Quite a night at the Little Café

Start with the beginning, people say, but tonight’s story starts with the end.

“You are a workaholic,” she says, stumbling on the word in a heartbreakingly beautiful way.

“I am,” I admit. “But I’m happy.” With those words I formally removed myself from the list of potential replacements for the boyfriend she thinks is about to dump her. I had just explained to her that I would be a terrible boyfriend, and she believed me. I was convincing.

I was talking to Martin when she came in. She is striking, and where in the US tall girls often feel awkward, she was a tall woman wearing tall shoes. Tall is not a sin here. (I think I’ll move to Japan.) I’ve seen her several times before, but tonight she struck me harder than usual. Enough that I made a comment to Martin.

Ah, Martin. It warms my cold, desolate heart to see him with Leigh. Things have been pissy between them for the last few days; there’s a lot going on for them all at once, including a career-making (or busting) panel appearance for Leigh. Then there’s the part where they’re buying their first place together. They showed up tonight and I happily put down my book. They told me in a good-natured way about the squabbles they’d been having, and as I wondered why it was me that heard this, I also felt that these guys had what it takes to last. They’re in love, and it’s possible to be in love and be angry at the same time. At some level they know that.

Anyway, Leigh decided to take off before she had even ordered. She wasn’t feeling well, and just wanted to be home. I can understand that. Martin said he would be home at 11:05 — five minutes after the bar closed, less than an hour hence. He promised. She left.

We chatted, Martin and I, about this and that, all fascinating topics I’m sure, only one of which I remember. “I would stay away from one so young,” Martin said, in reference to the girl who had just walked in. “But that’s just me…” She never struck me as that young, myself.

The big hand was moving uphill, the little hand inching toward eleven, when I ordered my last beer for the night. I chatted with Martin some more. No beer arrived, and closing time was fast approaching. “Technical difficulties,” I was told. No fear, I would be served my beer. That snafu looked to push my night past 11:05, and Martin decided I should not drink my last beer alone. He called the Missus.

While it might seem quite reasonable to you and me to delay ones return home because ones buddy’s beer was slow in coming, I was nonetheless grateful for Leigh’s perspective and her extension of Martin’s curfew. He made another promise: 11:23. My beer finally arrived, he had another, and we talked some more. Time passed.

The universe would be a lot cooler if time would just chill out once in a while.

The time: 11:15. Martin still has most of a beer in front of him. In eight minutes he must be home. “You’re running out of time, dude,” I said (or something like that). “You better start drinking.” He looked at the clock on the wall, then in shock turned to his watch for confirmation. He was out of time. He reached for… his phone.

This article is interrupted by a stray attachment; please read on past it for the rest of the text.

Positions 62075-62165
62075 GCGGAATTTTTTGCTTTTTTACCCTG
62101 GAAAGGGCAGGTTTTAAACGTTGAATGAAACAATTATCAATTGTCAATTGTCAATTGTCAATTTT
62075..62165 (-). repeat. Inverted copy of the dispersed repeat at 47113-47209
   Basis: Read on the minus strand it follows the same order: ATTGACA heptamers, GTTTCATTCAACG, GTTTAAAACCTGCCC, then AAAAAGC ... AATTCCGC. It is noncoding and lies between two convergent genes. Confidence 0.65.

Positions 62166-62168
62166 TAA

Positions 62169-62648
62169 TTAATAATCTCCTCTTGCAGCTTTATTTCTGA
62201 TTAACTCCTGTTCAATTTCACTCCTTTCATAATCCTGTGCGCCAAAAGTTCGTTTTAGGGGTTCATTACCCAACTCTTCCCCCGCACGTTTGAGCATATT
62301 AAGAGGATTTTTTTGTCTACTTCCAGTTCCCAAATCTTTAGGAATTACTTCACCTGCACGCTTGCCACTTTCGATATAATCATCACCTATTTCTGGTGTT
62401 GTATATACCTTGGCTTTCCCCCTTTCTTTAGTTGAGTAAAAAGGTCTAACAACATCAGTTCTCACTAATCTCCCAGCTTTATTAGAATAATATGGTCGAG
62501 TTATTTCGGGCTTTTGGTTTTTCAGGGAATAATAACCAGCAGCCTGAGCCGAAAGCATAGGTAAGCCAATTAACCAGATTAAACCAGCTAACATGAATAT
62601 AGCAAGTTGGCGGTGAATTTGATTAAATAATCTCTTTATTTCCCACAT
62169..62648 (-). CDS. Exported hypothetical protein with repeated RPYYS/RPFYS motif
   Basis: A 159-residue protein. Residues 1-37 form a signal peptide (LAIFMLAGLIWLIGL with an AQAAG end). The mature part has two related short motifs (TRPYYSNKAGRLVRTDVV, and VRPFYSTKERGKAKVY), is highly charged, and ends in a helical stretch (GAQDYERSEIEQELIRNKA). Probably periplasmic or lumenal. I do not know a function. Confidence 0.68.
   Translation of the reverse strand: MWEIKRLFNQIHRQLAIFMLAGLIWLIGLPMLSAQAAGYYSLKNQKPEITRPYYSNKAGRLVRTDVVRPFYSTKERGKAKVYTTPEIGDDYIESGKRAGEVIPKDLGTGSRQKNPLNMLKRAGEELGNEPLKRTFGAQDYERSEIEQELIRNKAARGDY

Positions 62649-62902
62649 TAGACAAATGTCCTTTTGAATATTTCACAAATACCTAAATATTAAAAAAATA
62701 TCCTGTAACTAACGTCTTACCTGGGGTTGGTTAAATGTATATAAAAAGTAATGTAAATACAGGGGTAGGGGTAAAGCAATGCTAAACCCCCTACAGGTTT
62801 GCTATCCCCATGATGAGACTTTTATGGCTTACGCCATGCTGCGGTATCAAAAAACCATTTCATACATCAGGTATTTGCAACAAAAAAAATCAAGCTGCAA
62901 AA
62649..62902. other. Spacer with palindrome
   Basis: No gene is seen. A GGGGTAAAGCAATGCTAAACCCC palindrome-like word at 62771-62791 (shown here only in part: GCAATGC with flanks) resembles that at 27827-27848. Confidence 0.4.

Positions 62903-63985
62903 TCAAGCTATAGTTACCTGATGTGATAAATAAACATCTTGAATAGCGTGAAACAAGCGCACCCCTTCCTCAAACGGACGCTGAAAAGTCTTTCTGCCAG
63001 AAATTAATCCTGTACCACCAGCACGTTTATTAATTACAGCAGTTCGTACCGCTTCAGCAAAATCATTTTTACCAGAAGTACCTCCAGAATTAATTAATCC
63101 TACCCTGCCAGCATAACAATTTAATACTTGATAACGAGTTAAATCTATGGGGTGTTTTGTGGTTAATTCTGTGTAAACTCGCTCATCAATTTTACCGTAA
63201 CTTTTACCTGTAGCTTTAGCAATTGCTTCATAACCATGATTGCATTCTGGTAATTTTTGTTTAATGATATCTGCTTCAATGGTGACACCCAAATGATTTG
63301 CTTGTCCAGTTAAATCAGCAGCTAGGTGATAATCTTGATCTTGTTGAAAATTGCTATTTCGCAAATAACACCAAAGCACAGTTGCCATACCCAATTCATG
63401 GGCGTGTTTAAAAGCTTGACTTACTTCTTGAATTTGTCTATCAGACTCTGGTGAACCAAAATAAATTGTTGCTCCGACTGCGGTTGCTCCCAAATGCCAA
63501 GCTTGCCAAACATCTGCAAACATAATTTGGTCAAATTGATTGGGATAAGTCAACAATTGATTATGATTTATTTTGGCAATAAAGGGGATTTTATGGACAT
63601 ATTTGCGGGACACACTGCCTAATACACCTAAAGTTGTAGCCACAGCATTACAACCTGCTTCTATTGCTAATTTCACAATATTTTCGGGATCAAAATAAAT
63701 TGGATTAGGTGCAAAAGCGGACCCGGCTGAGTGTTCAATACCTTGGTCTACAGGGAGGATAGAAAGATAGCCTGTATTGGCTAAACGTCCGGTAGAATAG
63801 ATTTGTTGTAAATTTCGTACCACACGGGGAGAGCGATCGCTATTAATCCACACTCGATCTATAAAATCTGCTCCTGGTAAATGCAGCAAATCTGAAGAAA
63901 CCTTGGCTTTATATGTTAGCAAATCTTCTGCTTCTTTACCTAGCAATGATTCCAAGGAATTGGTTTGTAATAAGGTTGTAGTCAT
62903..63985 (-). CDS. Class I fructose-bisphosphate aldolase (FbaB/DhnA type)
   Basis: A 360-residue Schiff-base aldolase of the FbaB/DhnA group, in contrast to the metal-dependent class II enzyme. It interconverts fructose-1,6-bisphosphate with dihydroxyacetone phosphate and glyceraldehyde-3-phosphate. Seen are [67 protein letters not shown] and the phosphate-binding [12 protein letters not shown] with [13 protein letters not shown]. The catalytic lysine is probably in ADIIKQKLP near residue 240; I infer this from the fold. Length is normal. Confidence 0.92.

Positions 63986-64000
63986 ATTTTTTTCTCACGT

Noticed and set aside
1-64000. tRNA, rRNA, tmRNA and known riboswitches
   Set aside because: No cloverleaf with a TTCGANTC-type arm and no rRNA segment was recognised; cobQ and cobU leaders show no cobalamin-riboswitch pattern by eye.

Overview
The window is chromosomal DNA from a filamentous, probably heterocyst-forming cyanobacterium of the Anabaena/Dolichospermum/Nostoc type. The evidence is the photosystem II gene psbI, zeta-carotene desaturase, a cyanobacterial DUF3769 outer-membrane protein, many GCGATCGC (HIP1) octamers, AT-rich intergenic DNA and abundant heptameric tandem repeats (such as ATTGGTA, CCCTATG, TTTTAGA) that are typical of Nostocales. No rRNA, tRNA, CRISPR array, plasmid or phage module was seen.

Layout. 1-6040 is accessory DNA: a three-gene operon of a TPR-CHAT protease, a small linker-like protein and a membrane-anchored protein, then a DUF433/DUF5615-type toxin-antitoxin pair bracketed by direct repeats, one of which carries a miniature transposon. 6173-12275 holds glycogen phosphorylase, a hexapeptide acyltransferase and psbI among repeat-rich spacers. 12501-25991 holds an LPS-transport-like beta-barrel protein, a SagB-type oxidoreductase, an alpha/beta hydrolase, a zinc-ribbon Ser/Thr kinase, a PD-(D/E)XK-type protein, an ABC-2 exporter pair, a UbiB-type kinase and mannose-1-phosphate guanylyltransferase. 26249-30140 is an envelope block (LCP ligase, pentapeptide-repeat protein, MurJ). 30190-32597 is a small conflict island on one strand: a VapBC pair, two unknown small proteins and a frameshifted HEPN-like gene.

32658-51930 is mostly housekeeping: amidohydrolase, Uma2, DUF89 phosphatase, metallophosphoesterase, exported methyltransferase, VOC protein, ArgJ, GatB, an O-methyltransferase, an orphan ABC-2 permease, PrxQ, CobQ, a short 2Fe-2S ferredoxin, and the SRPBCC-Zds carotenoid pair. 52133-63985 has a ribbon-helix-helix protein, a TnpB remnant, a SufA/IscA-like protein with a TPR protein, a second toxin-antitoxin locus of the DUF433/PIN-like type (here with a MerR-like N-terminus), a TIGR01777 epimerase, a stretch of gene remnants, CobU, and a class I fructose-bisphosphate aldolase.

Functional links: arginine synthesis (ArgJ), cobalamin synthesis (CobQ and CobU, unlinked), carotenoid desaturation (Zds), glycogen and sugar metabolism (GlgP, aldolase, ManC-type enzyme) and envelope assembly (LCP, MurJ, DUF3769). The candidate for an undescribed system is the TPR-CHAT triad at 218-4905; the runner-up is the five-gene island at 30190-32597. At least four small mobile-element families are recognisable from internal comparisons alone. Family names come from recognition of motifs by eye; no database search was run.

“No!” said I. “Better to leave half a beer on the table than to make that call! Just go home!”

He made the call. I only heard one side of the phone conversation, but the best part for me was when he said, “Yeah, Jerry said you would kill me…” We had a laugh about that before Martin left at 11:20. He’s three minutes from home if he walks quickly.

He was barely out the door, I had picked up my book but had yet to scan the point I left off, when the astonishingly beautiful woman slid next to me. “What are you reading?” she asked.

“Philosophy, but it’s pissing me off again.”

We talked for quite a while. Out of some chivalrous impulse I defended her boyfriend until I had to admit that he was a spoiled little baby who wanted to go out and play but always wanted someone to come home to. We both agreed she’d be better off without him. That’s when I explained what a horrible boyfriend I would be.

“You are a workaholic”, she said, stumbling on the word in a heartbreakingly beautiful way.

5 thoughts on “Quite a night at the Little Café

  1. DOH! I just missed being MOH by one number! Instead, the title goes to somebody in Wiltshire looking up Czech grammar.

    Oh, well, maybe next time.

  2. Madre de Dios! This is just tragic. We need an english major – is this the Bronte sisters? is it Howards End? Its like some ponderous, terribly sad old fashioned English novel full of what-might-be’s except we are too-paralyzed-by-self-doubt.

    There is no damage like self damage.

    We need MaK on the scene. She’d get you a date with Tall-Girl. When in a country full of beautiful and pragmatic beer drinkers…get pragmatical and beer drinkingcal. Emphasis on the pragmatical.

    [Hoo! I love that phrase no damage like self damage. I offer it free to all the writers of the world]

  3. She had her hair down tonight. She popped in for some iced tea (it comes in bottles here) and lingered. “What are you doing?” she asked.

    Don’t say work. Don’t say work. Don’t say work.

    “Just working,” I said.

    “Workaholic.” She smiled. Her summer dress was peach, her eyes were greener than before. She did that for me, I think. I like green eyes.

Leave a Reply

Your email address will not be published. Required fields are marked *